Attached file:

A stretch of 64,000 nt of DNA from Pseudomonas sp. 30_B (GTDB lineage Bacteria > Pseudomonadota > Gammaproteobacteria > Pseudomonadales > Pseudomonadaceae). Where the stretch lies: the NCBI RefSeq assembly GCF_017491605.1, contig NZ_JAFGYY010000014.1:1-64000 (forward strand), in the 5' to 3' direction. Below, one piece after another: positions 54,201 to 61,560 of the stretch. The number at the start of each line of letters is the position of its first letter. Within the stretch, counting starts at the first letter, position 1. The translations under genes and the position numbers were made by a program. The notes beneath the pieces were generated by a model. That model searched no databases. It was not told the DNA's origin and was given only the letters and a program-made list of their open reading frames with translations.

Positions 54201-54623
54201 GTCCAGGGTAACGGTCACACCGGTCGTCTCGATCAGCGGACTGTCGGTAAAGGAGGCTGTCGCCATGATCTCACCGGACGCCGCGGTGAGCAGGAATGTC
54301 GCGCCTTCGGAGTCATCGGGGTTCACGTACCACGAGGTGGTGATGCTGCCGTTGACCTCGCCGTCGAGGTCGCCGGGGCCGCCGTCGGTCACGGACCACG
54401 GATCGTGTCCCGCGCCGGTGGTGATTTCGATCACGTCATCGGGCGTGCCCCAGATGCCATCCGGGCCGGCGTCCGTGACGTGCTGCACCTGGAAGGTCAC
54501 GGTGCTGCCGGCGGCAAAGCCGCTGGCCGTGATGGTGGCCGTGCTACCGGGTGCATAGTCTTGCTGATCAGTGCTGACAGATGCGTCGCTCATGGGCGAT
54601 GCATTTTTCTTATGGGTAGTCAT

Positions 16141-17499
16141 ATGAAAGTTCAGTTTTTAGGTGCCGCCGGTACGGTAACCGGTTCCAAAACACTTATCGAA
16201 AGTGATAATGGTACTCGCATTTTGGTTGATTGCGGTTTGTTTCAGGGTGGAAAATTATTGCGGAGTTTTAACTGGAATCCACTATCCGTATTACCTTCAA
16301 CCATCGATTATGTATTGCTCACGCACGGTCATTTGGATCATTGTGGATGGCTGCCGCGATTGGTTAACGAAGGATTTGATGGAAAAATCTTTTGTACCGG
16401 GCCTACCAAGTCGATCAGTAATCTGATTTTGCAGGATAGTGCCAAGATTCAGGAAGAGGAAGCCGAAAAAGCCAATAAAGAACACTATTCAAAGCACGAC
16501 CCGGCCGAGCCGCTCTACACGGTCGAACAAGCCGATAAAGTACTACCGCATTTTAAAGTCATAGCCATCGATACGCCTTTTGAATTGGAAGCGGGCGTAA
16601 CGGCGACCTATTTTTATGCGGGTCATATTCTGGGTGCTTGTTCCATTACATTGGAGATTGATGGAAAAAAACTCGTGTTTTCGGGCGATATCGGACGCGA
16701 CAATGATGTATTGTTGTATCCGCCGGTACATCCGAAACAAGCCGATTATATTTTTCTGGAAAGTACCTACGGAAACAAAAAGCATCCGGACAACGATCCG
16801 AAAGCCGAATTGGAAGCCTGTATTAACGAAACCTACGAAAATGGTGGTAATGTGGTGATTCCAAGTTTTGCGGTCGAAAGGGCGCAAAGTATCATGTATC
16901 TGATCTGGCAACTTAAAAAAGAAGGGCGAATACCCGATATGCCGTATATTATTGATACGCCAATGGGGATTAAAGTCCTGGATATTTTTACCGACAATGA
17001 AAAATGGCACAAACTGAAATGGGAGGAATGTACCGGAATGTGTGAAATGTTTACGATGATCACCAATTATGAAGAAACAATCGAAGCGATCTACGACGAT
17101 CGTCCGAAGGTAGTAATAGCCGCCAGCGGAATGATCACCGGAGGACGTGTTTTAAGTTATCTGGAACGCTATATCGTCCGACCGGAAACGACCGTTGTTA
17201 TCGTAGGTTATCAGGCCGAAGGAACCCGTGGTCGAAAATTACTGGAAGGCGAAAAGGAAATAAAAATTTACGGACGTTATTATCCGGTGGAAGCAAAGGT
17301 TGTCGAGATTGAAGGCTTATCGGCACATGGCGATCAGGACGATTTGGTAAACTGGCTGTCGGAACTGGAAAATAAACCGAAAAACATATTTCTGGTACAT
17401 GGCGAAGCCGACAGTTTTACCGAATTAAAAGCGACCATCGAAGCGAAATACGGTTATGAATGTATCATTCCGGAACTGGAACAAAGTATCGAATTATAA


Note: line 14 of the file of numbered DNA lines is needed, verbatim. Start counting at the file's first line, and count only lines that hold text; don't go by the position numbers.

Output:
16601 CGGCGACCTATTTTTATGCGGGTCATATTCTGGGTGCTTGTTCCATTACATTGGAGATTGATGGAAAAAAACTCGTGTTTTCGGGCGATATCGGACGCGA